Bivens Hardware still going strong after more than 90 years

By Jason Evans
Staff Reporter

PICKENS — Bivens Hardcare has been serving the Pickens community since 1923.

The Greater Pickens Chamber of Commerce recently named Bivens its Member of the Month for December.

The business has been a mainstay on Main Street in Pickens for more than 90 years, according to Heath Fields, who operates the business with his uncle, Robert Bobo.

The business began in 1923 and has been in the family for five generations.

bivensregisterThe business’ earliest incarnation was as Heath, Bruce, Morrow — a general store.

“They sold everything from wagons to dynamite,” Fields said. “The safe in the office still has Heath, Bruce, Morrow on it. It was so heavy they couldn’t move it, so they just rolled it across Main Street, was the story I’ve always been told.”

Fields’ great-great-grandfather, T.L. Bivens, purchased the general store, moved it across Main Street and renamed it Bivens Hardware Company. T.L.’s son, Hank, took over the business.

Rocky Nimmons/Courier
Customers enjoy seeing the antique cash register still in use at Bivens Hardware, according to co-owner Robert Bobo.

When Hank retired, he turned the business over to his son-in-law, Don Bobo, Fields’ grandfather.

Don retired about 18 months ago.

“Back in the day, they were everything,” Fields said. “Planters, horse-drawn carriages, everything you’d need to hook up the mules. Now it’s more general hardware. We try to have a lot of the stuff that’s harder to find in other places — keep all that stuff in stock.”

The store offers a good selection of plumbing supplies, he said.

When chamber director Kim Smagala was opening her business, she discovered a leak in her building late one night.

When Fields’ wife, Lauren, saw a Facebook message about the leak, she told her husband

“(Fields) came over and opened the store, and we got plumbing supplies to fix that leak that was happening in the middle of the night,” Smagala said. “Hardware stores don’t do for you very often.”


Rocky Nimmons/Courier
Bivens Hardware prides itself on customer service and offering unique items that may be hard to find at big-box stores.

Fields recalled going over to his grandfather’s house on Sundays when customers would call.

“Maybe not every Sunday, but more often than not, somebody would call and either Robert or Don would leave and go open the store,” he said. “It was mainly for emergencies, like if their well pump went down or they had a flood in their basement. We were the only store in town back then. We don’t have as many calls as we used to.”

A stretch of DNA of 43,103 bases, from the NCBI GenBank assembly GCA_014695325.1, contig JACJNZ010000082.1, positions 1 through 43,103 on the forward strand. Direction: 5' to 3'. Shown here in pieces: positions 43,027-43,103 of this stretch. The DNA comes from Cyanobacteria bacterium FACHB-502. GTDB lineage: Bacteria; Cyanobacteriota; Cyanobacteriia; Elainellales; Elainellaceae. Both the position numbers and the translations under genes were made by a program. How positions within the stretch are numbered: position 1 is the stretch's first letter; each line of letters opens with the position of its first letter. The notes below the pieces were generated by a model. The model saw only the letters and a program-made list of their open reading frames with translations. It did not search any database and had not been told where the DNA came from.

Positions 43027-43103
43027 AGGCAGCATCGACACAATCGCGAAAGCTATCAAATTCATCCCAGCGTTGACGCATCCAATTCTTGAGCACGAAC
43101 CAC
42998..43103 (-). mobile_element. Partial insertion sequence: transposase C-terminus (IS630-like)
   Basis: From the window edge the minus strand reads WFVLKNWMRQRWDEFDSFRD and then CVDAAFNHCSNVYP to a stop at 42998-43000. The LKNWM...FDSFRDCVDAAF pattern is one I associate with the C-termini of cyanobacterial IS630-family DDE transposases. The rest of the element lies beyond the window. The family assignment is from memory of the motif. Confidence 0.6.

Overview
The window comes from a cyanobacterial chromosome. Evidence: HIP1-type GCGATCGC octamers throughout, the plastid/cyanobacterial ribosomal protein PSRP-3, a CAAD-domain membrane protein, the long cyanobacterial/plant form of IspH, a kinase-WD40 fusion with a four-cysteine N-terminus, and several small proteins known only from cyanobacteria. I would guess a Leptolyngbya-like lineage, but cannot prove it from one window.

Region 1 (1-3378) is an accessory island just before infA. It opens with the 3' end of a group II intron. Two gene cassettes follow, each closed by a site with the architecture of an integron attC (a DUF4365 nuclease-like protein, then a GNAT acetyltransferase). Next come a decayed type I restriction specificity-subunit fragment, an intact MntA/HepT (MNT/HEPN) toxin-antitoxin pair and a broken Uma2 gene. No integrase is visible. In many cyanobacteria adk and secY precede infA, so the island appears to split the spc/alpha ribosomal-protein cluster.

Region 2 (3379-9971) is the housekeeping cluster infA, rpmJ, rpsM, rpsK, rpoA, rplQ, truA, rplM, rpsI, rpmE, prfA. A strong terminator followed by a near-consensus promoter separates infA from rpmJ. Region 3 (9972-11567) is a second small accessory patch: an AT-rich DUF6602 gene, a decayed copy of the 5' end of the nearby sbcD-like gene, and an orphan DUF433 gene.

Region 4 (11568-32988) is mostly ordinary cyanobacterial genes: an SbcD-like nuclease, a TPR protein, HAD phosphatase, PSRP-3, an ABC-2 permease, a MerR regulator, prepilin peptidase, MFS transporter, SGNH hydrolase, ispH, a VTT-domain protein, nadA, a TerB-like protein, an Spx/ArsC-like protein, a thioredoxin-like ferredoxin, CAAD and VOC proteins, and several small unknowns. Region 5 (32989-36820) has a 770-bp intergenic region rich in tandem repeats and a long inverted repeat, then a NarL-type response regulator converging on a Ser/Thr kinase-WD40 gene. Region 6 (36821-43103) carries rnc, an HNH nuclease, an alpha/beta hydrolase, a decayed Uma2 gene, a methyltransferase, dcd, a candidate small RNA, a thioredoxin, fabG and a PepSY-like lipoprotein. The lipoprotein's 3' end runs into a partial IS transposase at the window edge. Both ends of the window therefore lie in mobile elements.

Fields’ family encouraged him to go to college — particularly his grandfather.

“He wanted me to go be a vet and take care of his cows,” Fields recalled, laughing. “That didn’t pan out.”

Fields pursued a career in construction until that industry’s downturn in 2008.

His family asked him to come work in the store for a few days, eventually going full-time.

“It’s a good job,” Fields said. “I enjoy helping the people.”

bivensquoteFields believes the store’s customer service is what sets it apart from others.

“Some people aren’t used to it,” Fields said. “They don’t want you standing over them — they’re not used to it. But once they figure out what you’re doing, they’re grateful for it.”

Growing up, he saw Robert and Don and how they dealt with customers.

“They’d go greet a customer: ‘What can I get for you?’, go get it, ‘What else?’,” Fields said. “They’d never leave that customer.”

That tradition continues today.

“You deal with the same person from when you’re greeted to when you check out,” Fields said. “I can’t think of anywhere else that does that.”

The store offers a good selection of products for its customers. It also offers flexibility, something that a big-box store may not be able to provide.

bivensinset2r“We’ve got nails by the pound,” Fields said. “You can get literally half a dozen of these and half a dozen of these, and you don’t have to buy boxes. All my nuts, bolts and screws, we try to sell individually, so you can literally buy what you need and not five boxes that you get two bolts out of.”

The store cuts pipe by the foot. “I’ll sell you 6 inches or 60 feet, whatever you want,” Fields said. “There’s not many still doing that.”

Rocky Nimmons/Courier
Longtime Bivens Hardware employee Gabby Hayes holds a handful of loose nails before placing them into a bag. The store is one of few that still offer nails by the pound rather than by the box.

The store repairs windows and screens as well.

“That’s something that makes us different,” Fields said.

If they don’t have an item on hand at the moment, it’s no problem.

“If you can wait a few days, I can usually get it in there for you,” Fields said. “I don’t mind ordering stuff for people.”

He said the look of the store hasn’t changed much over the years.

“Around us, there’s been a lot of change,” Fields said. “There’s always new stuff coming out, but people tell us it’s like walking into a museum. Still the same wood floors, that tin-stamped ceiling.

“Sometimes I laugh and tell Robert I feel more like I work in a history museum than a hardware store.” Out-of-towners often come in just to take pictures, he said.

“It’s charming,” Smagala said. “They think they’re stepping back into Mayberry. The best thing about Pickens is it’s so quaint. It has its charm. We want to preserve that charm. Bivens is the essence of a small-town community that’s not too big for its britches.”

bivensinset3lRocky Nimmons/Courier
Bivens Hardware co-owner Robert Bobo places bolts into the antique cabinet where they are held in the store.

Bivens’ hours are 7:30 a.m.-5:30 p.m. Monday through Friday and 7:30 a.m. to “4-ish” on Saturdays, Fields said.

“If it’s getting close to 4, call before you come in to town,” Fields said with a smile.

The business is closed on Sundays.

“I think Bivens is going to be around for a long time,” Smagala said.